Potted shrimp and haddock recipe


Potted meats and fish have a long tradition in the British Isles, where they are commonly eaten with bread or toast. The tradition of potting foods is associated with the travels of the sailors and their need to take foods on long journeys. This would be a common sight on a tea table or served for a light lunch or snack.

  • Yield: 2 pounds


  • 1 lb Very Small Shrimp (size 60 +)
  • 1 oz Butter, clarified
  • 3 cups Water, boiling
  • 1 lb Haddock Fillet (you can substitute cod, if haddock is unavailable)
  • ½ lb Butter
  • 2 oz Butter, softened
  • Anchovy Fillets
  • Pinch Cayenne Pepper
  • Salt and Black Pepper, to taste
How to Make It
  1. In a small pot, combine shrimp and butter and sear over high heat until shrimp turn red; remove from heat.
  2. In a separate pot, bring water to a boil and pour it over the seared shrimp. Allow the shrimp to sit and steep in the pot for 1–2 minutes to cook.
  3. Remove the shrimp from the liquid and peel them, setting the meat aside for later and returning the shells to the water in which they were steeped.
  4. Return the pot with shells and water to the stove, and set over a low flame to bring liquid to poaching temperature.
  5. Wrap the haddock fillet in cheesecloth and tie with butcher’s twine to contain it. Place it in the poaching liquid with the shrimp shells, and poach until haddock is cooked (about 4–5 minutes for smaller fillets thickness will determine the length of time required).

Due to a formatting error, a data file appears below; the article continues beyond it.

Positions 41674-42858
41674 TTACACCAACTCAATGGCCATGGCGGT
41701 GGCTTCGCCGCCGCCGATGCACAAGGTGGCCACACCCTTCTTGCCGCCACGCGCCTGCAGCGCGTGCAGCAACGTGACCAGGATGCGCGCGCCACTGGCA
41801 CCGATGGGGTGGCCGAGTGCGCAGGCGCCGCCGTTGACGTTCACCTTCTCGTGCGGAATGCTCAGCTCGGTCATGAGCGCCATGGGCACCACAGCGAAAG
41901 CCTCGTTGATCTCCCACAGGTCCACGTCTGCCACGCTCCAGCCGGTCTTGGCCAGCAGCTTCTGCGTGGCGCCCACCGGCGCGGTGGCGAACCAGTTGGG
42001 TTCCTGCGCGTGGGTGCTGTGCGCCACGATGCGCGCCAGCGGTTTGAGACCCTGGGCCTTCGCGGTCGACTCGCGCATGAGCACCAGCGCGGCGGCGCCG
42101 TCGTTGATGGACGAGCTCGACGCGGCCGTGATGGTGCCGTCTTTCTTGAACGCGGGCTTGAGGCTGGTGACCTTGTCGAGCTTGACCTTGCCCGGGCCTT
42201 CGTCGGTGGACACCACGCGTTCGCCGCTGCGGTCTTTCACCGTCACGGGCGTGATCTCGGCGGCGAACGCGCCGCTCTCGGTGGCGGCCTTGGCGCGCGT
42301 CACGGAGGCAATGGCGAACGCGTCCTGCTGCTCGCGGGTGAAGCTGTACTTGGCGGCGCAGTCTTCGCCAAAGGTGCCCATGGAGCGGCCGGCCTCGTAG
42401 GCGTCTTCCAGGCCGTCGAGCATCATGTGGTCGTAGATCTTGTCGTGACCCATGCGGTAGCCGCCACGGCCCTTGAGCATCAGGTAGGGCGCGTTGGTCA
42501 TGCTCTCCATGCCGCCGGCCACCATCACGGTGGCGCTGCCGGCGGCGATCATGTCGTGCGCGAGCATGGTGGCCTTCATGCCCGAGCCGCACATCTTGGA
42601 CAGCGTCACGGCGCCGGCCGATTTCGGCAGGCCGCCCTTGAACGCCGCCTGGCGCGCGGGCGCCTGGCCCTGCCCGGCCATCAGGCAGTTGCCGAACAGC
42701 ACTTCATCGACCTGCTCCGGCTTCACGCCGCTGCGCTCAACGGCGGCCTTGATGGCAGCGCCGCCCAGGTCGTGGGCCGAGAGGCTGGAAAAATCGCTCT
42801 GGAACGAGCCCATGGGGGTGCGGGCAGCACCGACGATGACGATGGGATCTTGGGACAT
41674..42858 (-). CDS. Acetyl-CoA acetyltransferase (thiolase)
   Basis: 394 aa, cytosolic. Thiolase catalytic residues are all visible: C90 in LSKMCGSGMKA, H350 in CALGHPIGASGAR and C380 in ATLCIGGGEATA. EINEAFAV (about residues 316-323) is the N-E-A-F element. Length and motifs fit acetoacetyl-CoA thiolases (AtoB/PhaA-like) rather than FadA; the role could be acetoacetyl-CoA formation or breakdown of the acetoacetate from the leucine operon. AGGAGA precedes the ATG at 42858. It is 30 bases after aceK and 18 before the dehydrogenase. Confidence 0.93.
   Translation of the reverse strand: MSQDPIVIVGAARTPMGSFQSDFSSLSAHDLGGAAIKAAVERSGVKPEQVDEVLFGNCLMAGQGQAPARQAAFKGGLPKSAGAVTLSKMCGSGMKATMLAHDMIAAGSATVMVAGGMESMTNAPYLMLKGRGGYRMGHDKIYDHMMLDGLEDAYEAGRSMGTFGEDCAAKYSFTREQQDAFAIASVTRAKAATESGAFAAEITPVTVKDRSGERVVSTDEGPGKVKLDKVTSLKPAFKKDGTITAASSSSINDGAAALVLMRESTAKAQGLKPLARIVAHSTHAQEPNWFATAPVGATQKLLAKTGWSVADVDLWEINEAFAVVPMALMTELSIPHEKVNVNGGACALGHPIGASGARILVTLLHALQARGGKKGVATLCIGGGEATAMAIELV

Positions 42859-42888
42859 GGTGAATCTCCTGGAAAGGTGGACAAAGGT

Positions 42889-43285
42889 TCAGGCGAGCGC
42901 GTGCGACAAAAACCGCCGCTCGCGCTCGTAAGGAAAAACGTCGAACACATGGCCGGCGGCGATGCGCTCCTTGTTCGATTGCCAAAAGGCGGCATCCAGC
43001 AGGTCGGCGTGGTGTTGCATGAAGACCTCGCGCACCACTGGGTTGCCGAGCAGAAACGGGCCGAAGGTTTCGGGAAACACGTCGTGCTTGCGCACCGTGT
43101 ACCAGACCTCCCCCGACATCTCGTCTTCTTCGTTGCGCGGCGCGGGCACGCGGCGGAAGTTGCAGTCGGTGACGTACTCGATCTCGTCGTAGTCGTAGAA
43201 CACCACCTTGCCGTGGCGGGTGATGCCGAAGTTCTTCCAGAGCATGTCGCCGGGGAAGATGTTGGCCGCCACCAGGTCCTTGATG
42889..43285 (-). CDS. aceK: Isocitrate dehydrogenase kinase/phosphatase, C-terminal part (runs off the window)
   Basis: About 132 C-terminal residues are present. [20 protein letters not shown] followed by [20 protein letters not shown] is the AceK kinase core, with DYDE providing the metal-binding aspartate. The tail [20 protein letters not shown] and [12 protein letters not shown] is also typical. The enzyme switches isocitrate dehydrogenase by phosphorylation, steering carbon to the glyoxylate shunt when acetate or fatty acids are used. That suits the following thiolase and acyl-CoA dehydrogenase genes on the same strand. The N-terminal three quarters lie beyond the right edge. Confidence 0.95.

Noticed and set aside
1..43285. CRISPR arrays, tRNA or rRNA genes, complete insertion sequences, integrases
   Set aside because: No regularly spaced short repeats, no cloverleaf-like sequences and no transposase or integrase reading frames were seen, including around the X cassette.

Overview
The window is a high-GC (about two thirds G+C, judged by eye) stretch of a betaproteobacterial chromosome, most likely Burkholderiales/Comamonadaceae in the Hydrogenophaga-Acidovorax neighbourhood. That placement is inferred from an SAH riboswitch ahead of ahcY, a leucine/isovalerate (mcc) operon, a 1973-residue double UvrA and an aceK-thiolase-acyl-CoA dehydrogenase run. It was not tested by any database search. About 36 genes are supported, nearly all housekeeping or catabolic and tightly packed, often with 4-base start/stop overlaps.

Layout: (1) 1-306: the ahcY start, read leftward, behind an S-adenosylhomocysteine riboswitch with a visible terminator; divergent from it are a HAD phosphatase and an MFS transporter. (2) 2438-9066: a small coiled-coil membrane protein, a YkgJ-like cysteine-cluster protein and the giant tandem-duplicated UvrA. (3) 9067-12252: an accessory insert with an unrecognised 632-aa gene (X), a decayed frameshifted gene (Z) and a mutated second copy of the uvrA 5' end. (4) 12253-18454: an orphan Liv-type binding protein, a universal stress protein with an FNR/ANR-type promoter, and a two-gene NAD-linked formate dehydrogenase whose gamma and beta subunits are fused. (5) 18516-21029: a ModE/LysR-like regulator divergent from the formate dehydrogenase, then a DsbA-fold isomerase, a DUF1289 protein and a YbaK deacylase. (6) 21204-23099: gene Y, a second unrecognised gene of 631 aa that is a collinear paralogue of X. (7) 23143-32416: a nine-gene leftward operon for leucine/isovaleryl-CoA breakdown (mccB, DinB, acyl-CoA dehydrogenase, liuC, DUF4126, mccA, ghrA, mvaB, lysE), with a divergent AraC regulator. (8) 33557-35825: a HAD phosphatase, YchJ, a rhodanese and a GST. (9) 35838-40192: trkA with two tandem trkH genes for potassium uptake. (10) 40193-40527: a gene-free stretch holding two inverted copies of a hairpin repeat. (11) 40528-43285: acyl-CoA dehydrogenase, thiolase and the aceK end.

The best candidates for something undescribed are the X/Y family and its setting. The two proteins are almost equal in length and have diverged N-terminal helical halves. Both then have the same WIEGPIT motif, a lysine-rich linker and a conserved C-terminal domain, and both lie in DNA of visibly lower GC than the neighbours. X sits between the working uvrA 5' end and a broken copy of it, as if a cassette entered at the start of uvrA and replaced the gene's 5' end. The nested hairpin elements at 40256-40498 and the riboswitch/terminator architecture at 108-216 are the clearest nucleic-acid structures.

6. Remove the haddock and set it aside to cool.
  7. While the haddock cools slightly, add the ½ lb of butter to the pot of water and shrimp shells, and turn up heat to reduce the liquid to make shrimp butter.
  8. Place the poached haddock into a mortar, and crush it (using a pestle) along with the 2 oz of softened butter and the anchovies into a paste. Add the pinch of cayenne pepper.
  9. Chop the poached shrimp meat, and mix it into the pounded fish paste.
  10. Taste the mixture and adjust seasoning with salt and pepper, if needed; transfer to a storage pot/jar, with room above for the shrimp butter.
  11. Once the liquid has been reduced from the shrimp shell/water/butter mixture, strain the butter through a cheesecloth on top of the potted fish and shrimp.
  12. This mixture can be stored covered in the refrigerator for weeks, if sealed well. Serve with toast.

Leave A Reply

%d bloggers like this: